CBS's "Decision Desk," which tabulates and reports results, will be in the studio with anchor Dan Rather and network correspondents and analysts to improve reporting. "Decision Desk" correspondent Mika Brzezinski will explain how CBS is calling races and exit-poll data.

On the scene:

Joining Rather in New York will be Face the Nation
host Bob Schieffer and 60 Minutes
correspondents Ed Bradley and Lesley Stahl. Chief White House correspondent John Roberts will analyze exit polling and legal analyst Andrew Cohen will sort through the election challenges.

What to watch for:

CBS is fine-tuning its election-night vocabulary, adding more qualifying phrases like "too close to estimate" and "not enough votes to estimate" for tight races. The network will not call a state's winner until its polls have closed.


What's new:

Fox will conduct its own voter polls to garner additional information, particularly in contested battlegrounds like Ohio and Pennsylvania. "It gives us other sources we can use with key states," says executive producer Marty Ryan. Fox first tested its own polling in the 2002 midterm elections.

On the scene:

Fox News anchor Brit Hume leads coverage, with analysts Fred Barnes, Mort Kondracke, Juan Williams and Bill Kristol. Chris Wallace will report on exit polls, and correspondent Michael Barone will man the decision desk.

What to watch for:

Fox will deploy 20 crews around the country, five more teams than it used in 2000. They've staffed up in hot-button locales, like Ohio and Florida, and will position some crews at Secretary of States' offices.


What's new:

NBC is transforming Rockefeller Plaza outside its New York headquarters into Democracy Plaza, a combination of TV studios and public exhibits on the history of American democracy. NBC News, as well as MSNBC, CNBC and Telemundo, will broadcast live on election night from the plaza. The famed Rockefeller Center ice rink will be replaced with a 65-foot map showing states won by Kerry and Bush, and a giant bar graph of the candidates' electoral votes will be displayed on a nearby building.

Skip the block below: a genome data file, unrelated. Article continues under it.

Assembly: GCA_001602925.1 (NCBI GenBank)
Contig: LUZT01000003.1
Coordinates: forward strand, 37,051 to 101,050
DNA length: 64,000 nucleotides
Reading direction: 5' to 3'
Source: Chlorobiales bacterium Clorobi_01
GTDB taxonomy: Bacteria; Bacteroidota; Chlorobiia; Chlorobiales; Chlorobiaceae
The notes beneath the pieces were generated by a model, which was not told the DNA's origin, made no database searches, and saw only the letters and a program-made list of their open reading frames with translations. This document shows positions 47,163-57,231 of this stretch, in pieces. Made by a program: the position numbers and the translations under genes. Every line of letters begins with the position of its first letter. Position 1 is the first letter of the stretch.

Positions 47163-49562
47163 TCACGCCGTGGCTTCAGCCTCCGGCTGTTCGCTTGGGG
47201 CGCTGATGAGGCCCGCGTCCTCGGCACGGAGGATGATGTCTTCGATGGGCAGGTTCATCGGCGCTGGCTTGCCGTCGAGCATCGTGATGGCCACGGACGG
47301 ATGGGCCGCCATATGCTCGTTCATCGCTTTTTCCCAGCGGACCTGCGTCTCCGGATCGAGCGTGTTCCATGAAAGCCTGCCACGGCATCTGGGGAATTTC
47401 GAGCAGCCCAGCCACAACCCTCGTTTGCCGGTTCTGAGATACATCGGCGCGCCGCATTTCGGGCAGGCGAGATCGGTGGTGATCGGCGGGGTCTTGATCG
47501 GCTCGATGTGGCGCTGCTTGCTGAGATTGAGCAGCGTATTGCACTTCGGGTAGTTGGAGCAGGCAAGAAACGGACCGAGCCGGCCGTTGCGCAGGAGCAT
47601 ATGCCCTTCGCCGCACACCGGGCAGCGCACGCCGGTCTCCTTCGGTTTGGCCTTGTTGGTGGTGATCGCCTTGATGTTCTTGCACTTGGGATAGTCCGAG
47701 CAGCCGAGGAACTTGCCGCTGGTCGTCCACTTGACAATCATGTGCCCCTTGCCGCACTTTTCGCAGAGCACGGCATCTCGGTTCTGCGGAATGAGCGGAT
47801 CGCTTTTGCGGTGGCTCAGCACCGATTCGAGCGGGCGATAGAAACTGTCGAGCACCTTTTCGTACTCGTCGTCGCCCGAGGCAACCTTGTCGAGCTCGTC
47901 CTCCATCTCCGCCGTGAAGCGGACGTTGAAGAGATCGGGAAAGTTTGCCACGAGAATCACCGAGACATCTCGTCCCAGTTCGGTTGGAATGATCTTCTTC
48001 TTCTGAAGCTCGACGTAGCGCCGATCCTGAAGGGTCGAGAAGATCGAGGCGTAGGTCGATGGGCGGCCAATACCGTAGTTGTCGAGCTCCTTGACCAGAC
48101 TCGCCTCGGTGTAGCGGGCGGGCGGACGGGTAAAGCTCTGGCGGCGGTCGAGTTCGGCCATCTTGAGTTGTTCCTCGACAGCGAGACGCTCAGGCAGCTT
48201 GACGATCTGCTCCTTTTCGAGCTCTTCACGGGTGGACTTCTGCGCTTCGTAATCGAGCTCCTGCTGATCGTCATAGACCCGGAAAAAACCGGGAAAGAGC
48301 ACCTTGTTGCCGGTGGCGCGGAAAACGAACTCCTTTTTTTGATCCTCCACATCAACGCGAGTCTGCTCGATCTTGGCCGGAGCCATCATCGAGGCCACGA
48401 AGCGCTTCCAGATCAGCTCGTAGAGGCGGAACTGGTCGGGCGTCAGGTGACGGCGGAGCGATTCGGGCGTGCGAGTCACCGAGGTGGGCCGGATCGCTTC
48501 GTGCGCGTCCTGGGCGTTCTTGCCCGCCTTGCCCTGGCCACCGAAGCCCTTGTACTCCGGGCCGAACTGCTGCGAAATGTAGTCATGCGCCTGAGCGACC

On the scene:

Tom Brokaw, anchoring his final election before stepping aside in December, leads coverage with Meet the Press
host Tim Russert. Nightly News
heir Brian Williams will cover exit-poll results. Hardball
host Chris Matthews anchors MSNBC's coverage from an outdoor set.

What to watch for:

NBC News' Chip Reid will report on voting irregularities and demonstrate voting technology, from paper ballots to computer terminals, being used across the country. Voters can call a toll-free hotline—1-800-MYVOTE1—to lodge complaints on voting problems and irregularities, which NBC will investigate. NBC won't call a state until all the polls there have closed.


What's new:

ABC has stepped up training for its "Decision Desk" staffers and added three statistical experts to help crunch the voting data. ABC News Now, the broadcaster's 24-7 digital and broadband network, will provide round-the-clock coverage.

On the scene:

Peter Jennings anchors coverage, joined by George Stephanopoulos, Cokie Roberts, political director Mark Halperin and presidential historian Michael Beschloss.

What to watch for:
Correspondent Jake Tapper focuses on voting irregularities, and GMA Weekend
anchor Kate Snow reports on congressional and gubernatorial elections. ABC will unveil additional coverage details this week.